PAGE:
Two bills up for state Senate approval Tuesday would bolster private property rights while loosening protections on thousands of bodies of water in Wisconsin.

The far-reaching bills would order judges to give less weight to state agency expertise in lawsuits challenging pollution controls, make it easier for developers to eliminate wetlands, limit local powers over shoreline construction and end local moratoriums on developments posing possible environmental threats.

A spokeswoman for Assembly Speaker Robin Vos said the Assembly was expected on Thursday to approve a major revision of one of the bills that was before the Senate on Tuesday.

The Senate approved on a voice vote the revised Senate Bill 459, which stripped out a dozen provisions from an Assembly bill that would have made it easier for lakefront owners to dredge several dump truck loads of lakebed each year, eliminate pre-dredging tests for toxins and take title to certain lakebed areas that are now publicly owned.

“A lot of those things weren’t vetted properly,” said Sen. Robert Cowles, R-Green Bay, who wrote the new version of the bill. “They weren’t ready for prime time.”

But even the softened SB 459 would remove for an indefinite period limitations on dredging, filling and construction in about 7,000 bodies of water that are currently protected because they have special value.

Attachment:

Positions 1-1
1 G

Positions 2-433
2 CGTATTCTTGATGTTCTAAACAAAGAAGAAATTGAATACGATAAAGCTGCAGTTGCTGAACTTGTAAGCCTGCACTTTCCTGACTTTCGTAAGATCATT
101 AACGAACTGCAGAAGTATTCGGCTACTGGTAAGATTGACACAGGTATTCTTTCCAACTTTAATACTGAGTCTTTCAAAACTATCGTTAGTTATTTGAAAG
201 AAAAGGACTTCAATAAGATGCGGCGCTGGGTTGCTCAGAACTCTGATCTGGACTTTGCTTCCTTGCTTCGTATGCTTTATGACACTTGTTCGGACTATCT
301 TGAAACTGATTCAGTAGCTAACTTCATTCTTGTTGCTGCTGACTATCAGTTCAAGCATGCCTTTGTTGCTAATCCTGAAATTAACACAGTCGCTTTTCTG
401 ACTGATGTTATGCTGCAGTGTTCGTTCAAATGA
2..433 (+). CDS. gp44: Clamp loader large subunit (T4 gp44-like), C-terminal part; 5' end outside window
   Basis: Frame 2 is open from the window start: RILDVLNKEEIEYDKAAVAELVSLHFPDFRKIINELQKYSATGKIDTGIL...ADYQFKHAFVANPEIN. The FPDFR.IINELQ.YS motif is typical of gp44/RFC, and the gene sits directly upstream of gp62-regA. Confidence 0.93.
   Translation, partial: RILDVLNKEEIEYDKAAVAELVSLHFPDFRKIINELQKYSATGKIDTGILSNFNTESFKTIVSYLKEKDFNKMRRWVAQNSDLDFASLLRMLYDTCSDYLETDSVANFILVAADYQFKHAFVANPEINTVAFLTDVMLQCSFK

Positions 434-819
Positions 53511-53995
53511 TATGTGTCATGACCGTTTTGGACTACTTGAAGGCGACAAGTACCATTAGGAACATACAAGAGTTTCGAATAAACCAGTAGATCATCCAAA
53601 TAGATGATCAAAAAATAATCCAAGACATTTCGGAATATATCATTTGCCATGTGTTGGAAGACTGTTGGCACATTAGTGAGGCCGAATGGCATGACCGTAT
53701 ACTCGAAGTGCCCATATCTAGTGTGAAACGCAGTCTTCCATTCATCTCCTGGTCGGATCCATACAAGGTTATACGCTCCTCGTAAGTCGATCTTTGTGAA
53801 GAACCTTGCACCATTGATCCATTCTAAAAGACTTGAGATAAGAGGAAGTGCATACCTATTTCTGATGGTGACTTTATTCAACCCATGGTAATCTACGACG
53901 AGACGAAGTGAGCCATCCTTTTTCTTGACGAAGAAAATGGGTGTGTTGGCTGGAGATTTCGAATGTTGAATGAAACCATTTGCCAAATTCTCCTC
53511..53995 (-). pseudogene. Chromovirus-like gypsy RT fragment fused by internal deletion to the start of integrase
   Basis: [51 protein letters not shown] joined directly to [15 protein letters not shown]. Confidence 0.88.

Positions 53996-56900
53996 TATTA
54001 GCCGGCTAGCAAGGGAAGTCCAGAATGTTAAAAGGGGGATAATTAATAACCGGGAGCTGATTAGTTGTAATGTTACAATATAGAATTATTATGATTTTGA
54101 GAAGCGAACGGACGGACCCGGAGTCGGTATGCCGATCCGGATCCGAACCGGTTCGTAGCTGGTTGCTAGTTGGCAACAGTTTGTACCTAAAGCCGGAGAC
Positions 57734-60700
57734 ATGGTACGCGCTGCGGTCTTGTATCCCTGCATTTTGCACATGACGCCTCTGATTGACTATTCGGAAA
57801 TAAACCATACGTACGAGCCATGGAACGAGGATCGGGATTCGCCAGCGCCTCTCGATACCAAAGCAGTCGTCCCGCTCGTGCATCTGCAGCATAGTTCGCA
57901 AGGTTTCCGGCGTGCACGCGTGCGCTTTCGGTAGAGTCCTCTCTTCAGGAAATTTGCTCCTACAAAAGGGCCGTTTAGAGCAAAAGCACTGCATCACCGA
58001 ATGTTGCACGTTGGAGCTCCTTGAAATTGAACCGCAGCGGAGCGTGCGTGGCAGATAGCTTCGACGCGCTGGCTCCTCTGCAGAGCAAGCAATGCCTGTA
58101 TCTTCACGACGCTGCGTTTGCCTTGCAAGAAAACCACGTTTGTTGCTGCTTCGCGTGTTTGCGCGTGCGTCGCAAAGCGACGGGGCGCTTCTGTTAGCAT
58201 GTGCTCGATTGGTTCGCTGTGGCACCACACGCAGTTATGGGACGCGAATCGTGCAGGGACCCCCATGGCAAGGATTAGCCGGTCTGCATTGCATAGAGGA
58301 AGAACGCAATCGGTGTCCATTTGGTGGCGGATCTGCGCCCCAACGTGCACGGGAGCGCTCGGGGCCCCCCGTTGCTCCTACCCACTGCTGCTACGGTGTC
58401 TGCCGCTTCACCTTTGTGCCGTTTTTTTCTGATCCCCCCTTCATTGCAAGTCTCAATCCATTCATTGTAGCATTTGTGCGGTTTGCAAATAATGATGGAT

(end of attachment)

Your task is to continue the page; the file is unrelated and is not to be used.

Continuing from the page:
Among the waters that would lose protection are 4,907 with threatened and endangered species and 2,047 that are subject to special management plans.

The proposal would allow the state Department of Natural Resources to restore another type of protection to those places, but the law will go into effect in a few months whether or not the new designations have been approved.

It was unclear how long it would take DNR staff to conduct the studies and gain approvals necessary to redesignate the waters as sensitive, agency spokesman George Althoff said Tuesday.

The other bill, which limits local powers and changes rules for judges, is AB 582.

The bills’ authors say the changes are a long overdue boost to the rights of shoreline property owners and business developers.

Most major environmental groups oppose the bills, saying they will result in increased pollution of lakes and streams and further reduction of the wildlife habitat, flood control and water purification benefits of wetlands.

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